About the Book
337 follows the life of Samuel Darte whose mother vanished when he was in his teens. It was his brother, Tom who found her wedding ring on the kitchen table along with the note.
While their father pays the price of his mother’s disappearance, Sam learns that his long-estranged Gramma is living out her last days in a nursing home nearby. Keen to learn about what really happened that day and realising the importance of how little time there is, he visits her to finally get the truth. Soon it’ll be too late and the family secrets will be lost forever. Reduced to ashes.
But in a story like this, nothing is as it seems.
Format: Paperback (384 pages) Publisher: Hideaway Fall
Publication date: 30th November 2020 Genre: Contemporary fiction
Like the two previous books by the author I’ve read, Broken Branches and Drift Stumble Fall, 337 is strong on the detail of domestic life – the annual picnic in the park, a Sunday roast dinner – and the dynamics of family relationships. For Samuel, the book’s narrator, his childhood is punctuated by memories of tensions simmering beneath the surface of his grandparents’ and his parents’ marriage which occasionally boil over.
It quickly becomes apparent that Samuel’s life has been overshadowed by his mother’s disappearance when he was a child and the author deftly illustrates the emotional and psychological impact this has had. Not only has it caused an estrangement from his father and younger brother Tom, but it has led him to spend time in therapy. The sense of ‘unfinished business’ has also contributed to the breakdown of his marriage. Yet still he feels a compulsive need to find answers to a disappearance the police have long since consigned to the drawer marked ‘cold case’.
His grandmother’s impending death signals what may be his final opportunity to discover why his mother left and what became of her. It’s a prospect Samuel finds too difficult to resist, even if it means overcoming a breach between him and his grandmother that’s lasted nearly twenty years.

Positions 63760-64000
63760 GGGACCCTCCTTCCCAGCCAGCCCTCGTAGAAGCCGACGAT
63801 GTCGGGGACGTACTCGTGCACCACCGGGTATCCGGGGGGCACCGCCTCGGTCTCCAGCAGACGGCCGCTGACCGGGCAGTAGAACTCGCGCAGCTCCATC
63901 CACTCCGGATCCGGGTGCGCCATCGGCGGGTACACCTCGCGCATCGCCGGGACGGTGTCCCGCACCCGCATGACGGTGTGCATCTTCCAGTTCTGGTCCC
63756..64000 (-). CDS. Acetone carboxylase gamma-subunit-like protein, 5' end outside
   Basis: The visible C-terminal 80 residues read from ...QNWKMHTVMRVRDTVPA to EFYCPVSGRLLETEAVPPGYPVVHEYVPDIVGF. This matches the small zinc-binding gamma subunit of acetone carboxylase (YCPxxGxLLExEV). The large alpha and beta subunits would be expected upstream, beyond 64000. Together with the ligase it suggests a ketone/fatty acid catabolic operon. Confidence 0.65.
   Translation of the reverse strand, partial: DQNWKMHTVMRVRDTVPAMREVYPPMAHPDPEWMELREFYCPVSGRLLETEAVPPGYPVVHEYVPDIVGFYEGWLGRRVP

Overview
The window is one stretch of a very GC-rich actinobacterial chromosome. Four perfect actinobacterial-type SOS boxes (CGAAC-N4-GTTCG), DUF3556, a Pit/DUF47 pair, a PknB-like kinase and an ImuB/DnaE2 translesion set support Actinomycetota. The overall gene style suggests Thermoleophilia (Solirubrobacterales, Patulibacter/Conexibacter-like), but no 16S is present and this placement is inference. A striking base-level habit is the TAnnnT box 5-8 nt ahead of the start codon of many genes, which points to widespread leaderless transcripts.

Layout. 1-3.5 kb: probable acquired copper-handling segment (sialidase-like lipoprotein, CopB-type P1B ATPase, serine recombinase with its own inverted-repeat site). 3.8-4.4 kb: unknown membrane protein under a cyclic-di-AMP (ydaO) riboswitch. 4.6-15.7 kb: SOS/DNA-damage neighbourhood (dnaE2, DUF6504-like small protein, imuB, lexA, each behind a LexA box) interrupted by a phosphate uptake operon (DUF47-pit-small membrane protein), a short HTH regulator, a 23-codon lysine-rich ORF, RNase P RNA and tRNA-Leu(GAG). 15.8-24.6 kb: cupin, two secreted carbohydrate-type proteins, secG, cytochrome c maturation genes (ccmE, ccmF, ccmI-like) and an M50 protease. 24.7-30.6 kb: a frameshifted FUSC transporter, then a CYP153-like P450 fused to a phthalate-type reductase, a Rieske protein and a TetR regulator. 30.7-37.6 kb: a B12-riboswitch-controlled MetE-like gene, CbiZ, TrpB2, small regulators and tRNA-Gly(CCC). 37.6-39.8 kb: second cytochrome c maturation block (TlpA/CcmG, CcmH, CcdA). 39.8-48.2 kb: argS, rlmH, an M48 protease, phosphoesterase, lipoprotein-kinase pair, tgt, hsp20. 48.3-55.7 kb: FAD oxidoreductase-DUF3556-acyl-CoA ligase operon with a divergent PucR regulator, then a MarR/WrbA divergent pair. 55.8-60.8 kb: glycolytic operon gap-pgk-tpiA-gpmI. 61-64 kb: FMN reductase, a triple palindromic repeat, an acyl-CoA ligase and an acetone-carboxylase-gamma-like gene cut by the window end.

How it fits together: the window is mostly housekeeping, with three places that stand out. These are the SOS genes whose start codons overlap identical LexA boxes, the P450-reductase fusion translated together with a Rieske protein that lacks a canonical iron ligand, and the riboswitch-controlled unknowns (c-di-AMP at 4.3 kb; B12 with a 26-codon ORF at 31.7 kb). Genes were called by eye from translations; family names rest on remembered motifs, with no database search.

Those attracted by the mystery element of the book will be pleased to know it is liberally sprinkled with enigmatic phrases that could either be important clues or playful red herrings. There are other quirky features, some of which left me scratching my head trying to work out if they had hidden significance, and others which made me smile. Readers drawn to the book by the promise of a domestic drama will be rewarded with poignant scenes as Samuel gently tries to coax information from his dying grandmother whilst at the same time struggling to understand his own feelings of helplessness and frustration. However, I believe every reader will recall the words ‘Nothing is as it seems’ as they turn the last page.
I was fortunate enough to receive a limited edition copy of the novel from the lovely people at Hideaway Fall with its unique double-ended upside-down format. (Please note the double-ended upside-down version of the book is only available if purchased in hard copy from UK booksellers.) However, in whatever format you read 337, I think you’ll find your emotions a little topsy turvy by the end.
The author’s self-imposed challenge was “to write a novel where the entire story hinges on the last word, which changes your view about many of the characters you’ve travelled through the story with“. Success.
In three words: Inventive, touching, insightful
Try something similar: Tell Me Where You Are by Moira Forsyth
About the Author
M. Jonathan Lee is a nationally shortlisted author and mental health campaigner. His debut novel, The Radio, was nationally shortlisted for the Novel Prize 2012. Since that time he has gone on to publish five further novels. 337 is his sixth novel. He is obsessed by novels with twists where nothing is exactly how it first appears. He was born in Yorkshire where he still lives to this day with his twins, James and Annabel.